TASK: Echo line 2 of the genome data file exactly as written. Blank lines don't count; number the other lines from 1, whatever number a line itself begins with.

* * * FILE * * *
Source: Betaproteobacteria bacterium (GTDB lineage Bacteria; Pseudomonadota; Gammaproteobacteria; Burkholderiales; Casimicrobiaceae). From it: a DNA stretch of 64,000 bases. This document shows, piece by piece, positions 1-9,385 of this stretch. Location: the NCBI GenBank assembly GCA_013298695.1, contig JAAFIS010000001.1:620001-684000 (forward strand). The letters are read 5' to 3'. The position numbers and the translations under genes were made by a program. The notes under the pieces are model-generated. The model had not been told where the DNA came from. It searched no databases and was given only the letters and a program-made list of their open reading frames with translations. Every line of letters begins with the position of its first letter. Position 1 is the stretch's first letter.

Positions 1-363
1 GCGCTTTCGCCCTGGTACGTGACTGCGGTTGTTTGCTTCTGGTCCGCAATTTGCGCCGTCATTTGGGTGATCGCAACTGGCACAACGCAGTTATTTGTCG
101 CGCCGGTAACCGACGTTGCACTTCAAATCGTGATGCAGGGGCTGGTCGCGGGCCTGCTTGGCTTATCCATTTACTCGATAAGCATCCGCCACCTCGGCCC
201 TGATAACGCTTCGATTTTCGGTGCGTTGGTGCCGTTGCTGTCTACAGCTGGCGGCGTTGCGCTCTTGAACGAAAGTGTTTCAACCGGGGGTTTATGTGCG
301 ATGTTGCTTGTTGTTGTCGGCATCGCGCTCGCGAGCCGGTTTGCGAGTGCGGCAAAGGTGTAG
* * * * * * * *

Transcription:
Positions 1-363